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  • Modern Spirit | The Art of George Morrison opens this Saturday

    by Jennifer Complo McNutt, Eiteljorg curator of contemporary art | Mar 25, 2014


    George Morrison (Chippewa), Cumulated Landscape, 1976, wood, 48 x 120 x 3 in.

    In 1999, the Eiteljorg gathered artists, the Native American advisory council, board members, and staff to determine the format for the Eiteljorg Contemporary Art Fellowship. There was one aspect of the program that elicited no discussion, only agreement. It was unanimous; George Morrison (Chippewa) would usher in the program as the first distinguished artist.

    “An artist who happened to be Indian,” as he liked to say, Morrison worked with the abstract expressionist in the1950’s and is an important modernist and role model for generations of young Native and non-Native artists. The Eiteljorg will exhibit Morrison’s prolific work beginning Mar. 29, 2014, in the Harvey and Hunt galleries.

    To celebrate the work and importance of this artist, the Minnesota Museum of American Art (MMAA) in St. Paul, Minnesota has assembled the first comprehensive retrospective of this key Native American modernist. The exhibition, Modern Spirit: The Art of George Morrison includes drawings, paintings, prints, and sculpture that bring together concepts of abstraction, landscape, and spiritual reflection. A total of 80 works in all, most from MMAA, represent Morrison’s life’s work in breathtaking depth. The exhibition is curated by W. Jackson Rushing III, Adkins Presidential Professor of Art History and Mary Lou Milner Carver Chair in Native American Art at the University of Oklahoma.


    The Red Painting (Franz Kline Painting), ca. 1960, oil on canvas, 47 x 79 in. Loan courtesy of Dorit and Gerald Paul

    This stunning group of artwork holds one piece with special significance to the Eiteljorg. It is owned by our friends and supporters Gerald and Dorit Paul. The Red Painting is an example of Morrison’s facility with the paint and his interest in the landscape, especially of his beloved Red Rocks, his home in Grand Portage, Minnesota. Not only is this painting incredibly significant in modernist terms, it also holds a fascinating story. While in New York City, Morrison became friends with Franz Kline, another important modernist painter. Morrison and Kline agreed to art barter and Morrison gave Kline The Red Painting. However; prior to fulfilling his end of the bargain, Kline died. It took some negotiations to retrieve the painting from Kline’s widow! For collectors, like the Pauls, it is always satisfying to have interesting stories as part of the artwork’s provenance.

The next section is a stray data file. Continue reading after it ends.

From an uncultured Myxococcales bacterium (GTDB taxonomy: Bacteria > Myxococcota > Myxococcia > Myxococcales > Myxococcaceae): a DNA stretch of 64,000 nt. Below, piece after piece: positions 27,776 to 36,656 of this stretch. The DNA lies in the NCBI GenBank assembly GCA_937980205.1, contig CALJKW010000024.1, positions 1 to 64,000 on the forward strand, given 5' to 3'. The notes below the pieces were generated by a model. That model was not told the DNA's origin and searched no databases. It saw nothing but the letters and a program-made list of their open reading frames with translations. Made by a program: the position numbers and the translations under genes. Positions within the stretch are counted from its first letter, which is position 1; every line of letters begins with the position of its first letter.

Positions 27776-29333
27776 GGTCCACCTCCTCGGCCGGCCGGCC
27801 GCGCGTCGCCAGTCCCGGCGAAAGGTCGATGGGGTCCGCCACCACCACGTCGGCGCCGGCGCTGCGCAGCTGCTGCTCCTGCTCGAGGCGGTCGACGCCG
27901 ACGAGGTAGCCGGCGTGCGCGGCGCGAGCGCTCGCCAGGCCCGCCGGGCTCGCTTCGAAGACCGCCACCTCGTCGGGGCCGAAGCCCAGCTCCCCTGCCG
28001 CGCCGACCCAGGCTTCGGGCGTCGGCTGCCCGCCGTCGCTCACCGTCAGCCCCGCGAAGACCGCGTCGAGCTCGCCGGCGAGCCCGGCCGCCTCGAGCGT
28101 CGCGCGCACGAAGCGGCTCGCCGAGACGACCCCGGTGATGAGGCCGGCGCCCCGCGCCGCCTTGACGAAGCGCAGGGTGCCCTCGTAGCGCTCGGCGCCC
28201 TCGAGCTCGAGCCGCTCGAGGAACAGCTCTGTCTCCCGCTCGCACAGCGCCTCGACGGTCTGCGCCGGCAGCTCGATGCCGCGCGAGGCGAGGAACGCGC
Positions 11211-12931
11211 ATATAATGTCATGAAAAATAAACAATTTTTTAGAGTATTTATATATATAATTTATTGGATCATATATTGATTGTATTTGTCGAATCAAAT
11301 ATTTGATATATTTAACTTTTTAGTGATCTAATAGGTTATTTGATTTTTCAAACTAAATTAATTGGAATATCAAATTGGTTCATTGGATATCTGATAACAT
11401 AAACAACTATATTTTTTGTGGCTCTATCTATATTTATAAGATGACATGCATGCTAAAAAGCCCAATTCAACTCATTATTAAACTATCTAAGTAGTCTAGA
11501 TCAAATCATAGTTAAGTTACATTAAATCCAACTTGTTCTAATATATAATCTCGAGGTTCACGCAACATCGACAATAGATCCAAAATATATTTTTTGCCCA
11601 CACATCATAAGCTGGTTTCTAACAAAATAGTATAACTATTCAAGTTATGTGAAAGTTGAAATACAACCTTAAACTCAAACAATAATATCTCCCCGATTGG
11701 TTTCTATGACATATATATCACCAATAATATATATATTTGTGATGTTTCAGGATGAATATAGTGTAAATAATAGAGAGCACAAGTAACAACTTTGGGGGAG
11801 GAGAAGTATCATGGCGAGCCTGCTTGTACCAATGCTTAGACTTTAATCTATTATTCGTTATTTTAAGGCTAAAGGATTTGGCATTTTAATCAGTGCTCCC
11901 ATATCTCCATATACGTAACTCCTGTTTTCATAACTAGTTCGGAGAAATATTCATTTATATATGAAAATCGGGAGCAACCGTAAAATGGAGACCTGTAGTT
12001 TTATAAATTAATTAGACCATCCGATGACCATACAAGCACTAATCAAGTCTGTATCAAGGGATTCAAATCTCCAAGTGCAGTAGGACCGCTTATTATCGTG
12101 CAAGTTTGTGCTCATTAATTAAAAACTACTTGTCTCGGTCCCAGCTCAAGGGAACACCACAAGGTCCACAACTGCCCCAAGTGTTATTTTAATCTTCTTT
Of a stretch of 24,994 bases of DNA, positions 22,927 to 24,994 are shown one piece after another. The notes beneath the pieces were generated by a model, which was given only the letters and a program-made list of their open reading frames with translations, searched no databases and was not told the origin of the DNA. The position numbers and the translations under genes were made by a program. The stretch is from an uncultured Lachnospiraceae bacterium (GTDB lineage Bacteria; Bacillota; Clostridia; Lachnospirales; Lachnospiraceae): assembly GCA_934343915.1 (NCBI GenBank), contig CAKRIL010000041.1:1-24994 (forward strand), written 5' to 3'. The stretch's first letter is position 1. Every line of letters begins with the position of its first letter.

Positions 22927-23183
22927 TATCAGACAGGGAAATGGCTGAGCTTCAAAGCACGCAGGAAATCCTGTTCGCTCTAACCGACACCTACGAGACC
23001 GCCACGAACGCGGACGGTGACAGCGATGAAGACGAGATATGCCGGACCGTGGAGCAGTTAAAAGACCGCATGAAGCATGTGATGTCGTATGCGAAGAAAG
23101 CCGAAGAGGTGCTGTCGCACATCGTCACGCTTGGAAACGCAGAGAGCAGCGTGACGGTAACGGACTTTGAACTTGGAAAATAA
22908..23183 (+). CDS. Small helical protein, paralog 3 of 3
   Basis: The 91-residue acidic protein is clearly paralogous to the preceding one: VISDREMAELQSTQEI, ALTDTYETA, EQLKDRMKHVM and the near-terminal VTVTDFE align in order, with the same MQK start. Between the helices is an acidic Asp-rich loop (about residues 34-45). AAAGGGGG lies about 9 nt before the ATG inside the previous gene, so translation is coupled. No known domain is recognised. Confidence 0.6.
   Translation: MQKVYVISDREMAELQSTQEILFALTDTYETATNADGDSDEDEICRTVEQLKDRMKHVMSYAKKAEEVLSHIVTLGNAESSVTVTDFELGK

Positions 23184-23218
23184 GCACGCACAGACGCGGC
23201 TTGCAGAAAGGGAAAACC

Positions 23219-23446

George Morrison died in 1999, months after he was honored by the Eiteljorg. The museum is proud to exhibit his work through Sep. 14, 2014.

    Opening Day Schedule
    Saturday, Mar. 29
    Doors open at 10 a.m.
    Public talk by exhibit curator Jackson Rushing
    1 p.m.
    Join us for an illustrated lecture by Morrison curator Jackson Rushing that documents, celebrates, and investigates the artistic achievement of George Morrison - a distinguished and beloved Chippewa modernist (1919-1999) whose artwork is held in numerous public and private collections.

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  • Eiteljorg Throwback Thursday | THE GREETING Installation in 1989

    by Eiteljorg Museum of American Indians and Western Art | Feb 12, 2014

    In June 1989, George Carlson's two-ton bronze sculpture, The Greeting, was lowered into place at the museum's main entrance. There are over 90 examples of the artist's work in the museum's collection. Carlson, was one of Harrison Eiteljorg's favorite artists.
     
    George Carlson, The Greeting, 1989, cast bronze

    George Carlson, American, born 1940
    The Greeting, 1989
    cast bronze, edition 1/3

    About the artist
    Renowned artist George Carlson was born in Illinois in 1940 and studied art in Chicago. He is an Academician of the National Academy of Design and a Fellow of the National Sculpture Society. The subject of this work is a Blackfoot man welcoming visitors; he holds an eagle wing fan up in a gesture of friendship. The work is an allegorical expression of welcoming friendship. Carlson has been the subject of numerous exhibitions and publications, is represented in many public and private collections, and has received many awards at major shows across the country.